Scrub Pine Still Life (1947), oil on canvas, 30 x 40 inches
From August 8-31, Greenhut Galleries in Portland is proud and honored to present Rising Fog: Maurice Freedman in Maine, with an opening reception on August 8 5-7. This is the gallery’s fifth solo exhibition of the work of American Modernist painter Maurice Freedman. This survey spans 45 years of the artist’s distinguished and prolific career. Included are twenty-two seascapes and still lifes painted between 1932 and 1977 and inspired by the artist’s numerous excursions to Maine.
Freedman’s 1977 painting, Rising Fog, is a panoramic vista of the foggy New England coast. Far from the somber, ominous shroud ingrained in the popular imagination, the fog is captured as ephemera, a joyful expression, both atmospheric and energetic in a soft and cheerful palette. As such, it was chosen as the titular painting for this retrospective, which celebrates the vitality of the artist’s work as well as his love and abiding fascination for the New England landscape. That of Maine in particular.
As the art critic Stephen May observed in his December 2009 ARTnews review of Freedman’s work:
Like Winslow Homer, Freedman memorialized the endless battle between restless sea and obdurate rock in forceful depictions. In “Inlet Wave, Ogunquit” (1963), spectacular waves slam relentlessly against the rockbound shoreline.
The powerful painting referenced in May’s review is included in our exhibition.
Maurice Freedman was equally attuned to the magic and mystery of Maine’s inland scenery. His moonlit 1940 stunner, Thistles in the Night, perhaps the most glamorous treatment Mt. Katahdin has ever received, seduces the viewer to a spellbound silence. The painting’s preponderance of blues and purples sets the mood at deepest midnight. Kohl black lines define the shape of the mountain and the leaves of the thistle plants, intoxicating the eye with their angles and curves. The mid- and foreground palette is rich and sumptuous, it’s aquas, pinks and touches of white almost shimmer among maroons, reds, shades of peach, salmon and green. These lighter colors create the illusion of illumination under the moon and the stars, which “twinkle” in their loose treatment. The thistle flowers seem regal, like tassels on a gown, and all the painting’s lines and patterns aspire upward, toward the night sky and the strong silhouette of the mountain.
Scrub Pine Still Life (1947) is another gorgeous example of the artist’s skill in staging a scene.
As in many of Freedman’s still lifes and interiors, and as we see also in this exhibition’s Summer Still Life and Wellfleet Studio (1977), the doors are flung wide open. This invites a heavy whiff of salt air into the room and into the viewer’s imagination. It also creates a playful and pervading sense of mystery — underscoring, perhaps, the artist’s reverence for nature, his affinity for unbounded spaces, and his intuitive sense of the interconnectedness of all things.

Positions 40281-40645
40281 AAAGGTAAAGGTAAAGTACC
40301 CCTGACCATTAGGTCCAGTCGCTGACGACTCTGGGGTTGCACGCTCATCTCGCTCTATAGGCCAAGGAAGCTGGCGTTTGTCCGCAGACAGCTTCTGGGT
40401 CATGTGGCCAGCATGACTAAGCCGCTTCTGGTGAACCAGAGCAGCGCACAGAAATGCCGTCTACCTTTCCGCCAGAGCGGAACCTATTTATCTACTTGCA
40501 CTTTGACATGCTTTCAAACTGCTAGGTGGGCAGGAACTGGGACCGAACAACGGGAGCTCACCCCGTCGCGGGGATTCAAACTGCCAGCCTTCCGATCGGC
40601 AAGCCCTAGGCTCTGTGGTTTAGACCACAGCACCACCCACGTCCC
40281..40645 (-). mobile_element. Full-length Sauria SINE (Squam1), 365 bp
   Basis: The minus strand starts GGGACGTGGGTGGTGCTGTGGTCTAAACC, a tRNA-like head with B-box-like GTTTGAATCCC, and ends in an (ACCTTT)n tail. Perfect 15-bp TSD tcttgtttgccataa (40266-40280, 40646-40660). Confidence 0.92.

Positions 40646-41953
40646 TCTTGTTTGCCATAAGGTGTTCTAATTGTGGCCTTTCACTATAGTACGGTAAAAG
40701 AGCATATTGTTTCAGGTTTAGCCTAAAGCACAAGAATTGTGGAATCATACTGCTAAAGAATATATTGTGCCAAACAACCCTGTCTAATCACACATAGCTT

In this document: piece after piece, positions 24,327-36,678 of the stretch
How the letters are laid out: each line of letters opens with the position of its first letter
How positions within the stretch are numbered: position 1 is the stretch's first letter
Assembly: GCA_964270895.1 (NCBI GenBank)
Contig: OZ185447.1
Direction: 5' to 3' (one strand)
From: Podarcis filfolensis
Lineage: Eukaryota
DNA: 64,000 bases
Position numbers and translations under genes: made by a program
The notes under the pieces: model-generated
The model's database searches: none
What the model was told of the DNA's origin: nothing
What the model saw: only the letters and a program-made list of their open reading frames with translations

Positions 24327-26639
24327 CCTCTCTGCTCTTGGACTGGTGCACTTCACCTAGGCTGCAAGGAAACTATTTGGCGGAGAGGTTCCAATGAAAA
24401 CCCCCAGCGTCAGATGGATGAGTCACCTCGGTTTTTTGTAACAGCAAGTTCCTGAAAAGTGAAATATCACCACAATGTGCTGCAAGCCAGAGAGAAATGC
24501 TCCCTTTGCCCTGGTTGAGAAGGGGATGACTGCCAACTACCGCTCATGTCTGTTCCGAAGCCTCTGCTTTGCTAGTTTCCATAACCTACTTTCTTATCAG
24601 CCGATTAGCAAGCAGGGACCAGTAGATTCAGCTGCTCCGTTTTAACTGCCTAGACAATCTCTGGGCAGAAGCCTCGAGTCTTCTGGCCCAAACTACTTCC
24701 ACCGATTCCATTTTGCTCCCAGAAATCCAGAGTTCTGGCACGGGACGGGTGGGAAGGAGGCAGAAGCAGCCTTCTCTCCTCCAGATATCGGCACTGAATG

This retrospective is organized around a central theme as a subset within the wider and more varied subject matter painted across the artist’s productive career. But the viewer gets a sense of how Freedman’s style developed, though not always linearly, over 45 years. While certain compositional elements change a bit over time, the vivid imagination and coursing vitality that are hallmarks of this masterful painter’s style remain constant. Through his flair for the dramatic and the complete command of medium shown in his assertive brushstrokes and his bold use of color and patterning, Freedman’s sui generis synthesis of abstraction and figuration are apparent throughout. As are this artist’s joie de vivre, his attunement to scene, his love of beauty, and his lifelong love affair with the act of painting.
Maurice Freedman was born in Dorchester, a suburb of Boston, and educated at the School of Museum of Fine Arts, Boston, Massachusetts College of Art, and the Art Students League of New York. Perhaps more important was his study in 1920’s France with Andre Lhote and Ferdinand Leger. His work has been exhibited at the Metropolitan Museum of Art, Carnegie Institute, Whitney Museum of American Art, Pennsylvania Academy of Fine Art, Art institute of Chicago, Corcoran Gallery, Brooklyn Museum, Walker Art Center, and Toledo Museum. His work is in the collections of the National Museum of American Art, Smithsonian Institution, Pennsylvania Academy of Fine Arts, Denver Art Museum, Butler Institute of American Art, City Art Museum of St. Louis, Milwaukee Art Institute, Los Angeles Art Museum, and the Minneapolis Institute of Art.